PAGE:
Bellevue Palace, Germany
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|Town or city||Spreeweg 1|
|Construction started||October 13, 1785|
|Design and construction|
|Architect||Michael Philipp Boumann|
Bellevue Palace (German: Schloss Bellevue, pronounced [ʃlɔs bɛlˈvyː] (listen)), located in Berlin's Tiergarten district, has been the official residence of the President of Germany since 1994. The schloss is situated on the banks of the Spree river, near the Berlin Victory Column, along the northern edge of the Großer Tiergarten park. Its name – the French for "beautiful view" – derives from its scenic prospect over the Spree's course.
Designed by architect Michael Philipp Boumann (1747–1803), Schloss Bellevue was erected in 1786 as a residence for Prince Augustus Ferdinand of Prussia, Master of the Knights of the Order of Saint John and youngest brother of King Frederick II of Prussia. There were preexisting structures on the site, including the manor house which King Frederick's architect Georg Wenzeslaus von Knobelsdorff had built for himself in 1743, which was demolished, and a leather factory on the Spree river waterfront which was converted into the right side-wing. The palace was named Bellevue as its view reached the tower of Schloss Charlottenburg before the viaduct of the Berlin Stadtbahn was built nearby in the 1880s. It was the first Neoclassical building in Germany, characterized by its Corinthian pilasters, with wings on either side ("Ladies' wing" and "River Spree wing"). The only room that kept its original decoration is a ballroom on the upper floor designed by Carl Gotthard Langhans, the architect of the Brandenburg Gate. The Palace is surrounded by a park of about 20 hectares.
In 1843, King Frederick William IV of Prussia inherited Bellevue from Prince Augustus of Prussia, a son of the builder. In 1865 it became the residence of his niece Princess Alexandrine after her marriage to Duke William of Mecklenburg-Schwerin. It served the royal and imperial princes of the Hohenzollern dynasty until the German Revolution of 1918–19. The last German Emperor Wilhelm II used it as a guest house as well as a private school for his seven children.
The Free State of Prussia acquired the property from the former Emperor in 1928 and used it as a museum of ethnography during the 1930s before being renovated as a guest house for the Nazi government which had purchased it in 1938. However, from 1939, it was occupied by Otto Meissner, the head of the Office of the President of Germany. It was there that Soviet foreign minister Vyacheslav Molotov stayed with his retinue during his visit to Berlin in November 1940. During World War II, the Palace was severely damaged by strategic bombing and in the 1945 Battle of Berlin, before being substantially refurbished in the 1950s. Inaugurated by President Theodor Heuss in 1959, it served as the secondary residence of the West German president, a pied-à-terre in West Berlin to supplement his primary residence at the Hammerschmidt Villa in Bonn.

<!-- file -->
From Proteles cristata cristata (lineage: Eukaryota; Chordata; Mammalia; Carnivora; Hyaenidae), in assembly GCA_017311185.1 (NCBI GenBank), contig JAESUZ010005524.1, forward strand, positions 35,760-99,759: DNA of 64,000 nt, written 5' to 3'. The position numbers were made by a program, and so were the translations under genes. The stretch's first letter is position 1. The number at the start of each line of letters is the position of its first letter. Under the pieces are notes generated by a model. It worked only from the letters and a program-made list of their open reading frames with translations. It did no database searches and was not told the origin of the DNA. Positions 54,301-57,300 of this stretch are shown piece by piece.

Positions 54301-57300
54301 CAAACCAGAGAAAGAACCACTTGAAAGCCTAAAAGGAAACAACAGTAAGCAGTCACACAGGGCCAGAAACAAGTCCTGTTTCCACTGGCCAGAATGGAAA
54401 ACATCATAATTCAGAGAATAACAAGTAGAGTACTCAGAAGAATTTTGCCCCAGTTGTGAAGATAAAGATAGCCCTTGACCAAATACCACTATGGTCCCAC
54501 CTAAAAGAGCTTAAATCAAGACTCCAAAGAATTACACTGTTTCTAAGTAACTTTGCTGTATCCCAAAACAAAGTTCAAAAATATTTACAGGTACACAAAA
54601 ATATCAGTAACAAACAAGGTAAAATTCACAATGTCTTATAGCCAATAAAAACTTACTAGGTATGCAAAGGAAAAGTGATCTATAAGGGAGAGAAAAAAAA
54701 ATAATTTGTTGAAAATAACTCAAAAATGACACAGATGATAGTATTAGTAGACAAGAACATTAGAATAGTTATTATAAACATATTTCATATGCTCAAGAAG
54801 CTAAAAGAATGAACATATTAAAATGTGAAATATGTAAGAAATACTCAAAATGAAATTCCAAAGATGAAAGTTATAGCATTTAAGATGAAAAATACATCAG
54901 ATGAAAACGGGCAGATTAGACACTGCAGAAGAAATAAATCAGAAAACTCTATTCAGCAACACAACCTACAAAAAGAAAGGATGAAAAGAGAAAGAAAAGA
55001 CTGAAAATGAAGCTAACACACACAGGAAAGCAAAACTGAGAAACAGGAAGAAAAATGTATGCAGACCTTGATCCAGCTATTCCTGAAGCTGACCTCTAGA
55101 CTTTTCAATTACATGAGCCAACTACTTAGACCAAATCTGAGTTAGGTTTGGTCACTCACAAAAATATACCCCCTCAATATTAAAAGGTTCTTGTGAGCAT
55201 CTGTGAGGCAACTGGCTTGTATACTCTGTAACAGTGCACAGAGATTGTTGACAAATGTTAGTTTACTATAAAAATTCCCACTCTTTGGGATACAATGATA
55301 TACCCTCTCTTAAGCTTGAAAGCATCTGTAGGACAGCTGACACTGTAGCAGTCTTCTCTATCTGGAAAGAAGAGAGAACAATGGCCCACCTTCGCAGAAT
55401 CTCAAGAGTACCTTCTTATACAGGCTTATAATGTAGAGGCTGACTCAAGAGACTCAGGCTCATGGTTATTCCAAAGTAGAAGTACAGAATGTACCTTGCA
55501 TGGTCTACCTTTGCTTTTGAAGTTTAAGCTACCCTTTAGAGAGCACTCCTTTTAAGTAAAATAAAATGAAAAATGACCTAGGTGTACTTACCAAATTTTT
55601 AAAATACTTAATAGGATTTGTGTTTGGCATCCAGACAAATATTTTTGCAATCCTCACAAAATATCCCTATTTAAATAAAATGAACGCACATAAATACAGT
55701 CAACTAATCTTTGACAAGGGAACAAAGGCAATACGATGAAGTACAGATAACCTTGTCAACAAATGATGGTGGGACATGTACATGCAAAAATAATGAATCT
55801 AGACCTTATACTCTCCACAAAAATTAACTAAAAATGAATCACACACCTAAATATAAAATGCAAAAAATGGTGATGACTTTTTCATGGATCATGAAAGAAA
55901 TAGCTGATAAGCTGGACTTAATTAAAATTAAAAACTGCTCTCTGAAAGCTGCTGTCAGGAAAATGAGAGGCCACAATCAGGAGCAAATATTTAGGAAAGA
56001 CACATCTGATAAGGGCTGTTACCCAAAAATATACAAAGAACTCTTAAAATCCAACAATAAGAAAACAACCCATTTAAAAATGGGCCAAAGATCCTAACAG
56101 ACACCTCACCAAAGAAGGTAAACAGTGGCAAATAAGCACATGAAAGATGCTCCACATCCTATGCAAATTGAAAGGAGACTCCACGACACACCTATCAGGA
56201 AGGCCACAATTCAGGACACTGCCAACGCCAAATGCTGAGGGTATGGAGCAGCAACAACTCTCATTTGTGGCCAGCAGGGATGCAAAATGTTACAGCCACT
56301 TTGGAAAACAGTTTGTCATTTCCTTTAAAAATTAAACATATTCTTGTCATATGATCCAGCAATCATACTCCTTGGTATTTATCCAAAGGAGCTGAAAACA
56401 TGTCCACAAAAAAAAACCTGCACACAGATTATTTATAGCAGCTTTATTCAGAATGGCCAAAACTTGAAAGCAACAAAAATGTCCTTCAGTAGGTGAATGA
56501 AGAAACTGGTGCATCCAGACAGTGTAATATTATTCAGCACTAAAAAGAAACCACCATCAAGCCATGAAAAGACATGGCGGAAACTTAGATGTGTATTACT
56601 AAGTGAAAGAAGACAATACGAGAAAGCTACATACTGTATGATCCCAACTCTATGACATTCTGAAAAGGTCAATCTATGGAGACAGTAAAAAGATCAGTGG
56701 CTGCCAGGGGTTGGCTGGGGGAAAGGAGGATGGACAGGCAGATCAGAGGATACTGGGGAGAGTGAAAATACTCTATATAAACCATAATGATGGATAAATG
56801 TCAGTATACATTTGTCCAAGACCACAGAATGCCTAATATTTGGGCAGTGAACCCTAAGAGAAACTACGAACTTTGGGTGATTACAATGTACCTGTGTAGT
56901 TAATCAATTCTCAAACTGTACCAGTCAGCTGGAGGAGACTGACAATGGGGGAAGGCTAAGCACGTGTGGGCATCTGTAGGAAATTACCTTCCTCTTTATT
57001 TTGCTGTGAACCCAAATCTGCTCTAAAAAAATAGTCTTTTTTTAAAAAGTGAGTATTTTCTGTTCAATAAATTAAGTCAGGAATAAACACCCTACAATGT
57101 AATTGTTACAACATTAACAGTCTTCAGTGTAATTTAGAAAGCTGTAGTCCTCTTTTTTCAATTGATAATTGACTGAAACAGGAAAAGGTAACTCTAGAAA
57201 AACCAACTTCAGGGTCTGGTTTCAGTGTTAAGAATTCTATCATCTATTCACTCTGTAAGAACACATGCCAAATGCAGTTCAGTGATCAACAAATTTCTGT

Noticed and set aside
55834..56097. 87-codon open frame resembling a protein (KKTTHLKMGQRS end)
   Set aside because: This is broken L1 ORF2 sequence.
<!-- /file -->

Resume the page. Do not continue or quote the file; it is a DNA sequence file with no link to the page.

In 1986–87, Federal President Richard von Weizsäcker had the interior of the palace completely redesigned by the architect Otto Meitinger in order to adapt the rooms to the character of the external historical appearance, whereby the sequence of rooms was also restored according to plans from the time before the destruction. Weizsäcker had the palace furnished with part of the valuable Empire style furniture collection from Wilhelmshöhe Palace in Kassel as a permanent loan and initiated the exchange of paintings with German museums in order to present guests with classical and modern German art. However, two rooms have been preserved with their furnishings in the style of post-war modernism. In 1994, after German reunification, Weizsäcker made it his primary residence.
A modern oval office building was built in 1998 in a section of the park near the palace to house the offices of the affiliated Bundespräsidialamt ("Office of the Federal President"), a federal agency.
Roman Herzog, president from 1994 to 1999, remains the only officeholder who lived at Bellevue while incumbent. The Palace was reconstructed again in 2004 and 2005 to replace ailing infrastructure; during this period, President Horst Köhler used nearby Charlottenburg Palace for representative purposes. Bellevue became the president's primary official seat again in January 2006, but since then has not included living quarters. Instead, the Federal President now lives in a government-owned villa in Dahlem, a suburban district of southwestern Berlin, which had previously been the Berlin lodging of the West-German chancellors since 1962.
Contrary to popular belief, the presidential standard is flown at the Palace even on many days when the President is not in Berlin. It is lowered only when the President takes up official residence elsewhere – e.g. on the occasion of a state visit, when the standard is raised over his temporary residence abroad, or when he uses his second residence at Villa Hammerschmidt. If he is just on vacation, Schloss Bellevue remains his official residence and the standard is flown over it.
Großer Tiergarten statues
In 1945, according to testimony reported in the 1995 documentary film On the Desperate Edge of Now, Berlin citizens buried statues of historical military figures from the Großer Tiergarten in the grounds of the Palace to prevent their destruction. They were not recovered until 1993.
Military reception of the President of Portugal by Gauck with the Wachbataillon
The Oval Ballroom (by C. G. Langhans) on the upper floor
Great Hall with painting by Gotthard Graubner
|Wikimedia Commons has media related to Bellevue Palace (Berlin).|
- Official Website
- Berlin Tourism
- Panoramas and other images of the Schloss Bellevue in Berlin
- Bundeswehr – Großer Zapfenstreich 1/4, the Großer Zapfenstreich ceremony for the President of Germany at Bellevue.